• Hybrid Testing Overview Summary For this flow we used an eCommerce site (Netflix), which by the very fact of being transactional, raised additional security concerns that we hadn’t seen on the OpenID Stand-Alone flow. This flow raised more questions for users about the nature and security of their MySpace data. •  Security concerns around the OpenID URL need to be addressed. (See OpenID Stand-Alone for additional details and recommendations.) •  Context matters here – users couldn’t imagine how their MySpace account information would be relevant on a 3rd party account until they saw an example of how it might work. Education has to occur prior to log in, or users simply won’t use the functionality. •  Additionally, education needs to continue throughout the login process, so that users can visualize how this new form of site registration will work once they complete it. •  Existing functionality forms user expectations about how new functionality will work. In this case, they imagine the Hybrid to be a more rich version of an email address import – that instead of email addresses, it will import their MySpace friends (and profile information). Without a Friends feature, this will have a smaller receptive audience. “Once you see it and once you get in it, it seems very innovative and very helpful. ” - Melissa, 34, explaining how we can improve this process
  • MySpace Hybrid Redirect Experience: No Scoping Only the Redirect page was tested, but based on the results of the OpenID test, MySpace should consider moving this process to a Pop-up overlay. Most users were comfortable with this identification step, but one user was confused by the “OR” option and read the choices as buttons she was meant to select from. The graphic should accurately depict the directionality of the data flow. Some users skipped the password field because it looked like it was prefilled (perhaps from browser memory). Recommend placing field labels outside the fields rather than inside them to avoid errors. This checkbox seemed redundant to some users based on the context of their activity – after all, wasn’t the point of this flow to create a Netflix account? This may be more appropriate as part of a log in flow rather than an account creation flow. The CAPTCHA was not a problem for any users. All respondents were accustomed to them and seemed to understand their utility. Challenges & Recommendations •  At this point in the process, users still don’t know what they are trying to achieve by signing up for Netflix with their MySpace account. Providing them with context and clarity throughout this process will increase user comfort levels, and thus should increase adoption of this new functionality.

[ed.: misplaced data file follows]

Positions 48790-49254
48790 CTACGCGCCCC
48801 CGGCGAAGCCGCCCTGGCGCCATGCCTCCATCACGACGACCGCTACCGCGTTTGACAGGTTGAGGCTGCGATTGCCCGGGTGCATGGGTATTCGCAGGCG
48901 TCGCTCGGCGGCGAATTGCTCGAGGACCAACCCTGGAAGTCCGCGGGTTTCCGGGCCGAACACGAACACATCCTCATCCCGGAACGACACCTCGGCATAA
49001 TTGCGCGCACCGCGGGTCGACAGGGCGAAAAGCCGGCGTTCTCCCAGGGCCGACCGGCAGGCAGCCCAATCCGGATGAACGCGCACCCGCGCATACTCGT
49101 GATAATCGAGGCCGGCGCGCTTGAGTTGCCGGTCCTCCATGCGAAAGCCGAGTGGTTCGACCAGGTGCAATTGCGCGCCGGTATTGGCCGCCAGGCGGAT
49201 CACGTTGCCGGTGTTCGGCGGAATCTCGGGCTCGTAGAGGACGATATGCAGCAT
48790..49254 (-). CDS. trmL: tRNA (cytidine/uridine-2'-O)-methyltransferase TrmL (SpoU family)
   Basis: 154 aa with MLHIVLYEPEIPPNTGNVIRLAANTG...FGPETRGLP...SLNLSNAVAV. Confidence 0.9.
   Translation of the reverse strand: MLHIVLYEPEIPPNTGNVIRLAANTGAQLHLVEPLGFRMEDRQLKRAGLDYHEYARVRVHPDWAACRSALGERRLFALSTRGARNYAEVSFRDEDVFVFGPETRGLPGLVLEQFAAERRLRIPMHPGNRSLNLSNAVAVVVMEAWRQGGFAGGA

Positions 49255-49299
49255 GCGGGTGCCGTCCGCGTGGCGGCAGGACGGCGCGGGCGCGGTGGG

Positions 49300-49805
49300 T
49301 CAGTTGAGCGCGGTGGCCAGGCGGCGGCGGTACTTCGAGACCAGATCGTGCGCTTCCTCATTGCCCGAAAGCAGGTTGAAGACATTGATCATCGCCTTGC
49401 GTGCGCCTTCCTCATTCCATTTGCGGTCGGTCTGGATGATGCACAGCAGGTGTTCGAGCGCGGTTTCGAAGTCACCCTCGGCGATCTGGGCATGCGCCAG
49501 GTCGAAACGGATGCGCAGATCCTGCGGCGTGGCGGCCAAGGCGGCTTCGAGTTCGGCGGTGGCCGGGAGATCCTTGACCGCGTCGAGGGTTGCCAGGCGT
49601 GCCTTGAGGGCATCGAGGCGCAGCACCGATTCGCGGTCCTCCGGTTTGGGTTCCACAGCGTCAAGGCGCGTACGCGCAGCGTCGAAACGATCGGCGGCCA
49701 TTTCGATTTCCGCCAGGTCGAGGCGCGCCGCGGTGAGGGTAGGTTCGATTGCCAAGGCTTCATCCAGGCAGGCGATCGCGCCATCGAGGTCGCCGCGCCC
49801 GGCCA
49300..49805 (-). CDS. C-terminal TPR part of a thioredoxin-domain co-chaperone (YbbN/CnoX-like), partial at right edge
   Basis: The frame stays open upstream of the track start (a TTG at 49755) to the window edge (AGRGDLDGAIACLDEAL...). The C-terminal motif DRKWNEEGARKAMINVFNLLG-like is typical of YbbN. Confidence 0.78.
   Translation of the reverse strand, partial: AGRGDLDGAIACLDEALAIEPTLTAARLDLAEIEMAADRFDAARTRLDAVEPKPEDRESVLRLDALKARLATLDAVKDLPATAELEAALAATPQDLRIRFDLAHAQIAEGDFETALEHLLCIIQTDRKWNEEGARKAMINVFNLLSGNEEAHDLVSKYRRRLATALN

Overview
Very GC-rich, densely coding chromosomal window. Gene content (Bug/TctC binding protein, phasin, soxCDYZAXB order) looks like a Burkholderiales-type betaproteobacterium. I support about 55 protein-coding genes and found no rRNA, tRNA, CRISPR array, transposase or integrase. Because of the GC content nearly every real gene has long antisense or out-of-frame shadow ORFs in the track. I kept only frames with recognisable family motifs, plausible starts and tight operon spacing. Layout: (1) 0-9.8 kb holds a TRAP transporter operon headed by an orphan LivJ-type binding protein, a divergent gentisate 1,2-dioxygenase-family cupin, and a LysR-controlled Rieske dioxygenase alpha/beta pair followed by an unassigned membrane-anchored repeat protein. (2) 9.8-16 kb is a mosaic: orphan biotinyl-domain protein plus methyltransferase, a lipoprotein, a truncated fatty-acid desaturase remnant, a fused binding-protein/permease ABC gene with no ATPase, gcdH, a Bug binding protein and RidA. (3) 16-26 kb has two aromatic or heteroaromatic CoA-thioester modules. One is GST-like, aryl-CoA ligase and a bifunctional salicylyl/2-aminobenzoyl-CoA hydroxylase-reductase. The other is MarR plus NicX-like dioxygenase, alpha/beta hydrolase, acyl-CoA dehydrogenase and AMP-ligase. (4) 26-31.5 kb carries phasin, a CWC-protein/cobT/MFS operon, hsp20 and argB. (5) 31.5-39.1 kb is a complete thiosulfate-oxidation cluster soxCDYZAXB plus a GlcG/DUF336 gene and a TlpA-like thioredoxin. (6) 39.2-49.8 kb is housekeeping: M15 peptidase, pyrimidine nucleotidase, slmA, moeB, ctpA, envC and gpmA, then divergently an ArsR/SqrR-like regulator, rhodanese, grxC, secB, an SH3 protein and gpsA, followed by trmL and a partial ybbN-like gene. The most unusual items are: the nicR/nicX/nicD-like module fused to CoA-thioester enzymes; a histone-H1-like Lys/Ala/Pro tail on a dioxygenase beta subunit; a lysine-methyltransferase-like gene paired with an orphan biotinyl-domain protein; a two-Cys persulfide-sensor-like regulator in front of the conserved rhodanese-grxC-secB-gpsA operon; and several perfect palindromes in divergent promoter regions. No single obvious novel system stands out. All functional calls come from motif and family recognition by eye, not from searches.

• MySpace OpenID Redirect Experience: Granular Scoping This version was the crowd favorite. All users liked this version the best, because they felt like it gave them more control over their new 3rd party profile. Seeing the list of options prompted respondents who were interested in Netflix to wonder aloud if their MySpace Movies options could prefill some Netflix data for them. For some, this list set up expectations of a richly engaged Netflix experience in the next step. Challenges & Recommendations •  While this screen was the crowd favorite, most users admitted they would probably share everything in real life if they didn’t have any choice in the matter •  More checkboxes start to set up expectations for the MySpace/3rd party link that the 3rd party may not be able to fulfill •  The more users looked at the checkboxes, the more they deemed most of the information represented here acceptable to share •  The granular options are superfluous; this is more information than users need to complete their registration flow.
  • MySpace Hybrid Summary •  This is the most useful application of the OpenID functionality that we tested. •  Users see its utility once they experiment with it, but will not use it unless they are first convinced they understand and can trust it. •  Again, context matters. If users can see how their MySpace account data would be relevant to the new 3rd party account, they are more likely to link the two; otherwise they would skip the OpenID and just register separately. •  Most users expect that their MySpace account will act as a “parent” account for all 3rd parties that use the OpenID; for users, this means they have the expectation that updating basic information on MySpace will also update their linked 3rd party accounts. •  Porting over their MySpace friends (real friends, not Bands/Comedians/Filmmakers) is the killer app for this functionality – prefilling account information is useful, but bringing their network with them is the most useful piece for them (and a piece we were not able to test in this round). “[It’s] like a universal profile.” - Royce, 23 “Putting it all together just makes it all easier... You can just click on a link and it’s all there.” - Jason, 25 “I’d probably use the Netflix one. I’d…create a whole new MySpace…and make it like really clean…and start over.” - Kevin, 18
  • Contact: mengel@myspace.com Follow: myspace.com/pixelelated www.8bitkid.com twitter.com/8bitkid